As Good Friday and Easter Sunday are approaching, let’s focus our thoughts on the death and resurrection of Jesus Christ, which were foreshadowed in the offering of Isaac in Genesis 22: 1-19. That story was set in a form of a test. After a time of silence God suddenly resumed His communication with Abraham and directed him to offer up his son as a burnt offering. Abraham did not know, however, that God was testing him.
There is something similar between the call of Abraham in Genesis 12: 1-3 and Genesis 22: 1-19. In the former Abraham was told to leave his country, relatives, and father’s house to a land that God will show him. In the latter he was told to take his son, his only son, whom he loved to a land where God will show him.
God’s command regarding Isaac was very deliberate and direct: “Take your son, your only son whom you love, Isaac.”(Gen.22: 2). Abraham’s response was prompt and unquestioning. Perhaps, he had learned over the years to obey God completely. From that point onwards (vs. 3 to 10), the pace of the narrative was painfully slow, bogged down by details. It seems that the author is hinting to us to take note of Abraham’s state of mind at that point. The reason he occupied himself in menial tasks was to take his mind off the dreadful act of sacrificing his own son to God. He did not even let his servants help with chopping wood or saddling the donkey. His actions speak of his resoluteness to obey God no matter what the cost.
This narrative has a high point when Abraham answered Isaac’s enquiry about the sacrificial lamb: “God will provide for Himself the lamb for the burnt offering, my son.” (Gen. 22: 8). In the deep anguish of his soul, Abraham was able to be steadfast in his faith. No wonder Abraham passed the test with flying colors. His faith was rewarded with God’s provision of a ram as a substitute for Isaac (Gen. 22: 13) and His unconditional promise of blessings, descendants and land (Gen. 22: 16-18).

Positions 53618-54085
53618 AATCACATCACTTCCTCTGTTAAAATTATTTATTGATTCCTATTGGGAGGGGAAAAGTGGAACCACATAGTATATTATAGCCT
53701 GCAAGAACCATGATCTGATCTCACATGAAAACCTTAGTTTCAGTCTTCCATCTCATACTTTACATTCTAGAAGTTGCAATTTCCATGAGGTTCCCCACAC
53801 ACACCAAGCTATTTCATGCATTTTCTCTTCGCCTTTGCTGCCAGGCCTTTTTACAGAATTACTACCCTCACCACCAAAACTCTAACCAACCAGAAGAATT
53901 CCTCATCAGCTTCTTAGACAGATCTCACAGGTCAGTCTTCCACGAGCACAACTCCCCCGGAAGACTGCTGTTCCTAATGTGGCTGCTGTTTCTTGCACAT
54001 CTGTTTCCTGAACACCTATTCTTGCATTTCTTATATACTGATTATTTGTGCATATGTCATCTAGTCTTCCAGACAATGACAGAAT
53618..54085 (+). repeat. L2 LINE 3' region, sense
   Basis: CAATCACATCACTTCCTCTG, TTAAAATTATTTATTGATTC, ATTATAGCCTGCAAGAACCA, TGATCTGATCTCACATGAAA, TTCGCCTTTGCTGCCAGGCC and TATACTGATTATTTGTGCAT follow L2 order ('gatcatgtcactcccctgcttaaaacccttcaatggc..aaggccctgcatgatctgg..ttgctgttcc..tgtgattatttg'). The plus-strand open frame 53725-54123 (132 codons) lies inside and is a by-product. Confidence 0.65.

What can we learn from this wonderful episode? First, we learn about the character of our God. He is sovereign, and a covenant-keeping God. In Genesis 12, God promised that through Abraham’s seed the blessings of salvation will come to Israel and all nations. This was fulfilled 2,000 years ago through Jesus Christ who died for our sins and rose again the third day. Since then, the Church has been commemorating Good Friday and Easter with thanksgiving and praise to the Lamb that was slain. Second, God intimated that He is our Provider. Our Lord Jesus was sent to be our Substitute for sins just as the ram was miraculous provided to take Isaac’s place (Jn. 1: 29; Gen. 22: 13).
Finally, we learn from Abraham’s life that our God requires a faith that is undivided and loyal. He’s a jealous God and He deserves the best from us – all our heart, soul, mind and strength. As we take the time to contemplate the coming “Passion Week,” let us renew our commitment once again to live our lives worthy of our Lord Jesus Christ. Amen.
Rev. Mark Tay